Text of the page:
I had to plan the route more carefully, so that I could use intermediate stops to charge. On the way there, we got to know a nice little town that we would have passed otherwise. Also, the hotel search was restricted, as I had to pay attention to charging stations in the proximity. As a mobility researcher, I enjoy this kind of thing. But probably it is not everybody’s cup of tea. It becomes unpleasant when something unexpected happens.

Such as?

The evening before the trip, the hotel had to cancel our booking. Of course, it was difficult to get a replacement at such short notice. In the end we stayed in a hotel that was four kilometers away from the next charging station. We had to walk this distance to our accommodation in the evening and back the next morning. We had good weather – it was a nice walk. But with small children or on a business trip you don’t need something like that to happen. We had a second problem during a break on the way back: When we came back from dinner, we noticed that the charging station had not been working.

“I had to plan the route more carefully, so that I could use intermediate stops to recharge.”

Johannes Schlaich

How did you get home?

We charged the necessary range at the neighboring charging station and then slowly drove along the country roads back to Berlin. I had never previously experienced that a charging station does not work. Maybe I also connected the charging cable incorrectly – but that’s not the point. Such experiences get around and influence the willingness to switch to an electric vehicle. When buying a new car, most people choose the safe solution when in doubt.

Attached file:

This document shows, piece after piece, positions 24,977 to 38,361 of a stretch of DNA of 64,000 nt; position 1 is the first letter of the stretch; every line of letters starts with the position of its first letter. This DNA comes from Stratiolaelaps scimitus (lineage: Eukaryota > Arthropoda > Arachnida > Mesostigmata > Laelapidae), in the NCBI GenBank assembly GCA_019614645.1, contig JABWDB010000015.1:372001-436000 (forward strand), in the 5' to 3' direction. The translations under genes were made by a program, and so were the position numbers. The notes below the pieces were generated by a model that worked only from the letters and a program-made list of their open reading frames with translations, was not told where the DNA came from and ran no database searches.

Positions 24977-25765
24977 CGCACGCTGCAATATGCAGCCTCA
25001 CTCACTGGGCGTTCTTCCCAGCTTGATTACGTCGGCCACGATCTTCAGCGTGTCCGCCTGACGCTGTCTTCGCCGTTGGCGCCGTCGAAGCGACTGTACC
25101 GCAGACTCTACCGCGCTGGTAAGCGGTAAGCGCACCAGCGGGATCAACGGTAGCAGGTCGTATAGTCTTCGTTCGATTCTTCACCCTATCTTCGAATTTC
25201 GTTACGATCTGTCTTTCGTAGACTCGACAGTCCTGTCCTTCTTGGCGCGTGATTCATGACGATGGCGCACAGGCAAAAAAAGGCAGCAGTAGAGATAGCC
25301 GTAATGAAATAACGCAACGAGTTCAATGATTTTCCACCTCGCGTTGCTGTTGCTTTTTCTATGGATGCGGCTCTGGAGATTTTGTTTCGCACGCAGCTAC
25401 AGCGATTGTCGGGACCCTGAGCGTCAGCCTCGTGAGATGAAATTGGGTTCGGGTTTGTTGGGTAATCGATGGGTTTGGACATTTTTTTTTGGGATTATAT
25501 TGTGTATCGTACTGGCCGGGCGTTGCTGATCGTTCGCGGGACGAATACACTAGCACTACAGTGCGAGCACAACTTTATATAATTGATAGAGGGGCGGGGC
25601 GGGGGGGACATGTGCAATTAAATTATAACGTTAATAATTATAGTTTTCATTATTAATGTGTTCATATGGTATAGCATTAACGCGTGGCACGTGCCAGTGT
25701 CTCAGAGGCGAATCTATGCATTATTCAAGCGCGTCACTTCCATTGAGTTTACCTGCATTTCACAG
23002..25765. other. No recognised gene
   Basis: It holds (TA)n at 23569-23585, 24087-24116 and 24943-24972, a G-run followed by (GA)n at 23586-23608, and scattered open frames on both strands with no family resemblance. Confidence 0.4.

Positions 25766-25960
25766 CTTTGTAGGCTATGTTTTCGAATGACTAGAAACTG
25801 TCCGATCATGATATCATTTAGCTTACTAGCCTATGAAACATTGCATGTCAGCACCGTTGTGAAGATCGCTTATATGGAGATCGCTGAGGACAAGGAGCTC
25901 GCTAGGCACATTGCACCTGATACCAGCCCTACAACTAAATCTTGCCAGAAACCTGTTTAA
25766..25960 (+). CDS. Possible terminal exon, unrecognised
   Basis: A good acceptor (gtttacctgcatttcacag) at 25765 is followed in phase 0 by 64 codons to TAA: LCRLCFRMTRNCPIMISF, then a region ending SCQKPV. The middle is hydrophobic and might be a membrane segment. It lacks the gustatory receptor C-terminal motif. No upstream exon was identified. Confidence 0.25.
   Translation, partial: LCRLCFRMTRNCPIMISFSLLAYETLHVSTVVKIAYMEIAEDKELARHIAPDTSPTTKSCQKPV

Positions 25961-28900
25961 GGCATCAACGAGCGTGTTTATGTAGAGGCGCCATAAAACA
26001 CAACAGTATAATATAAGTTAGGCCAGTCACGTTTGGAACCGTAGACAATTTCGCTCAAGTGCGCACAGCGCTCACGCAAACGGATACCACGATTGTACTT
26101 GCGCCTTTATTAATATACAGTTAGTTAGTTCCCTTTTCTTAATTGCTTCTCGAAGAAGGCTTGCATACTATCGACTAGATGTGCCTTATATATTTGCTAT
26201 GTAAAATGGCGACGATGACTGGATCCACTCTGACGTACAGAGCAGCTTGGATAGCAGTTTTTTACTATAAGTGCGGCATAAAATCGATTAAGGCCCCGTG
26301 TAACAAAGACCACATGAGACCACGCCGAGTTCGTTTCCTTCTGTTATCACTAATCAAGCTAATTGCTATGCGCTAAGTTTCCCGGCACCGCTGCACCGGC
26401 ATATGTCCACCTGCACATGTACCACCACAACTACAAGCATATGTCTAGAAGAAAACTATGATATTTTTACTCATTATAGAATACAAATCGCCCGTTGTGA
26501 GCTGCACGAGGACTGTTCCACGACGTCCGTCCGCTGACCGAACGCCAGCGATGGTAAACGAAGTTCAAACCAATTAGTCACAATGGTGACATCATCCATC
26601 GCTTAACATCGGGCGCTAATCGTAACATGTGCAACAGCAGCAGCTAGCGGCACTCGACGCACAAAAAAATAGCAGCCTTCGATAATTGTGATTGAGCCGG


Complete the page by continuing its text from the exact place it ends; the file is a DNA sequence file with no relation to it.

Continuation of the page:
Where would you start to remove the obstacles?

It’s all about three things – price, range, charging possibilities. In terms of price, the increased purchase premium for e-cars is a reasonable incentive. The manufacturers are being asked to increase the ranges. And as far as the charging infrastructure is concerned, we need the right stations in the right places in sufficient quantities.